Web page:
How Millennials and Gen Z are changing politics
Oct 6, 2021, 5:13 PM
(AP Photo/Damian Dovarganes, File)
SALT LAKE CITY — As millennials (born 1981-1996) and Gen Z Americans (born 1997-2012) become more involved with politics, how will their influence change the two major political parties in the nation?
Republican pollster and millennial Kristen Soltis Anderson discussed the changing political landscape involving these two groups of voters with Inside Sources host Boyd Matheson.
Anderson said young voters don’t find their political news from the evening news or newspaper like their parents and grandparents. Rather, they turn to social media, where news becomes blurred with their personal interests.
“Now if you’re young and you are on something like TikTok or Instagram, merged in there with all of the photos of your friends and new beauty trends or soccer stars or whatever it is you’re following, there are probably some political messages and people being activists, talking about issues that matter to them,” she said.
Facebook faces grilling in D.C.
With Facebook the subject of a recent congressional hearing, how important will regulating social-media platforms be for young voters?
A majority of Americans (68%) believe major technology companies have too much power and influence in the economy, according to Pew Research Center.
“Young people are digital natives; they’ve grown up with a lot of this stuff being very normal to them. . . . They’re not as scared of it as an older politician might be,” Anderson said, referencing Sen. Richard Blumenthal gaffe during the Facebook hearing to examine protection of children online, focusing on Facebook, Instagram and mental health.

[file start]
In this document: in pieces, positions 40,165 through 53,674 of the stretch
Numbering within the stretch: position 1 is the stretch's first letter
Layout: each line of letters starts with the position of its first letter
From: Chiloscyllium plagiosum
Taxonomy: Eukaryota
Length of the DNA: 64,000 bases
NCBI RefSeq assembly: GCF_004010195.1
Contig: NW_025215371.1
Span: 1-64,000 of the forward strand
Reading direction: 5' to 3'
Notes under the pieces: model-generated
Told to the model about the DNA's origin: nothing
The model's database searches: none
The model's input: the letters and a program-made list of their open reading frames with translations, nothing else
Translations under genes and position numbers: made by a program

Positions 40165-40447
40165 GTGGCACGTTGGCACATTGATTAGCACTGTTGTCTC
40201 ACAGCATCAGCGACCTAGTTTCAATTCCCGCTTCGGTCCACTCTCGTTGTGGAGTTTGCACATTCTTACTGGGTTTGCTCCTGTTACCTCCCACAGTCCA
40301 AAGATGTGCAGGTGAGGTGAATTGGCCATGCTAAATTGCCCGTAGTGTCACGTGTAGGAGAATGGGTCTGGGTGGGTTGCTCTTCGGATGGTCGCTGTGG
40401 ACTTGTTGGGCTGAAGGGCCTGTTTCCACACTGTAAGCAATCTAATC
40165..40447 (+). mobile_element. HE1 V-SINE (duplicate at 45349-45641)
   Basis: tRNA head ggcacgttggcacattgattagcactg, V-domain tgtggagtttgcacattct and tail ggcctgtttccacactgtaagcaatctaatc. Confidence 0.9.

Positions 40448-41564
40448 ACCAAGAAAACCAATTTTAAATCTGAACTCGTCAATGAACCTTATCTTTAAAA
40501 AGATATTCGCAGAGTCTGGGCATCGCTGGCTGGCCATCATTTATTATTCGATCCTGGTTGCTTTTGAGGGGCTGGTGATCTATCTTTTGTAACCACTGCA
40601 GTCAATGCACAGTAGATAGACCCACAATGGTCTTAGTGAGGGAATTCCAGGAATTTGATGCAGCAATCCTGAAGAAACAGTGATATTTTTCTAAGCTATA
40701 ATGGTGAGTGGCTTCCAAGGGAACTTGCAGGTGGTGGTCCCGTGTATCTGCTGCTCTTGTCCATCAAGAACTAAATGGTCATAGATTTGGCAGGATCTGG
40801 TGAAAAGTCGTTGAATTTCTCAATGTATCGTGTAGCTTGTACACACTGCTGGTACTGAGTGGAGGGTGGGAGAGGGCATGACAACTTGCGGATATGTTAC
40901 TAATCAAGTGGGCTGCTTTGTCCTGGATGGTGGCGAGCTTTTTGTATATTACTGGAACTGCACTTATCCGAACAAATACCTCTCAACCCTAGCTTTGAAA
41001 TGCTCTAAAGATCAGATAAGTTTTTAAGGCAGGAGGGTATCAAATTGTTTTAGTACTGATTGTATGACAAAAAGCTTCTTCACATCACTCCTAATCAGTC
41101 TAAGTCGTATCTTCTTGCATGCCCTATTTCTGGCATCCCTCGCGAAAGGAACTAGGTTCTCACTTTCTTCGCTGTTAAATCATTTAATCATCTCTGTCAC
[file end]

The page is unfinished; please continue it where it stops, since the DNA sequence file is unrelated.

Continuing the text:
The 75-year-old senator asked if Facebook was committed to “ending finsta,” according to NPR.
Facebook’s global head of security pointed out that “finsta” is a slang word for a second, secret Instagram account: fake + Insta = finsta.
“It just goes to show that with older politicians tending to dominate our institutions [and] who may be less familiar with what’s actually going on on these platforms, that can create this interesting generational tension around . . . what should we be doing about all this [regulating social-media companies],” Anderson said.
Winning support of Millennials and Gen Z
What does the Republican Party need to do to attract these Millennials and Gen Z voters? Boyd asked.
Anderson said climate change is a big issue for young Republicans today.
According to NPR, Republicans age 18-39 are more likely than their elder GOPers (by a nearly 2-to-1 margin) to agree that:
- “Human activity contributes a great deal to climate change,” and
- “The federal government is doing too little to reduce the effects of climate change.”
As for the Democratic Party, Anderson said young voters want the Dems to look much more like a European Green Party, focused on environmental issues and very progressive toward economic and social matters.
“That does not sit well with many older Democrats or establishment Democrats,” Anderson said.
“What is on your radar as you look toward the 2022 midterms?” Boyd asked.
According to her latest polling, Anderson said President Joe Biden receives his highest marks in dealing with the COVID-19 pandemic. How well the Biden administration does a year from now with defeating the virus will be a linchpin issue for swing voters, she said.
She added Mr. Biden’s poll numbers have fallen in three areas:
- Immigration and immigrants massing at the southern border,
- the stagnating economy and
- the swift pullout from Afghanistan after 20 years of war.
Inside Sources with Boyd Matheson can be heard weekdays from 1 p.m. to 3 p.m. on KSL NewsRadio. Users can find the show on the KSL NewsRadio website and app.